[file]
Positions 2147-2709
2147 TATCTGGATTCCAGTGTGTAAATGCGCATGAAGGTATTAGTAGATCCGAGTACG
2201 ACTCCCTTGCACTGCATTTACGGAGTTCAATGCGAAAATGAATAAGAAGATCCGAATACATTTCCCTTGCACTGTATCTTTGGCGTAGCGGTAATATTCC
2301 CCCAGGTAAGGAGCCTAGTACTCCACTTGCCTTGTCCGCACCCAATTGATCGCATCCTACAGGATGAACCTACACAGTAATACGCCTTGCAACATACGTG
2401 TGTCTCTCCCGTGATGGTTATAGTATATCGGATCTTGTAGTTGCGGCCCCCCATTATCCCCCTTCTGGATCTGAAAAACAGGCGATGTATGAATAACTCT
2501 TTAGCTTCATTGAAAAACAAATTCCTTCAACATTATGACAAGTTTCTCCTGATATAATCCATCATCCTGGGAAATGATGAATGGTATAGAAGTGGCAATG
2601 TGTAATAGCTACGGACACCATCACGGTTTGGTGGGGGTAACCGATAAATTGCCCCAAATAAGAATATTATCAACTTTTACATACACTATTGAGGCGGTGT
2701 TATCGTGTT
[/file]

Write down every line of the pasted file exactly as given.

Positions 2147-2709
2147 TATCTGGATTCCAGTGTGTAAATGCGCATGAAGGTATTAGTAGATCCGAGTACG
2201 ACTCCCTTGCACTGCATTTACGGAGTTCAATGCGAAAATGAATAAGAAGATCCGAATACATTTCCCTTGCACTGTATCTTTGGCGTAGCGGTAATATTCC
2301 CCCAGGTAAGGAGCCTAGTACTCCACTTGCCTTGTCCGCACCCAATTGATCGCATCCTACAGGATGAACCTACACAGTAATACGCCTTGCAACATACGTG
2401 TGTCTCTCCCGTGATGGTTATAGTATATCGGATCTTGTAGTTGCGGCCCCCCATTATCCCCCTTCTGGATCTGAAAAACAGGCGATGTATGAATAACTCT
2501 TTAGCTTCATTGAAAAACAAATTCCTTCAACATTATGACAAGTTTCTCCTGATATAATCCATCATCCTGGGAAATGATGAATGGTATAGAAGTGGCAATG
2601 TGTAATAGCTACGGACACCATCACGGTTTGGTGGGGGTAACCGATAAATTGCCCCAAATAAGAATATTATCAACTTTTACATACACTATTGAGGCGGTGT
2701 TATCGTGTT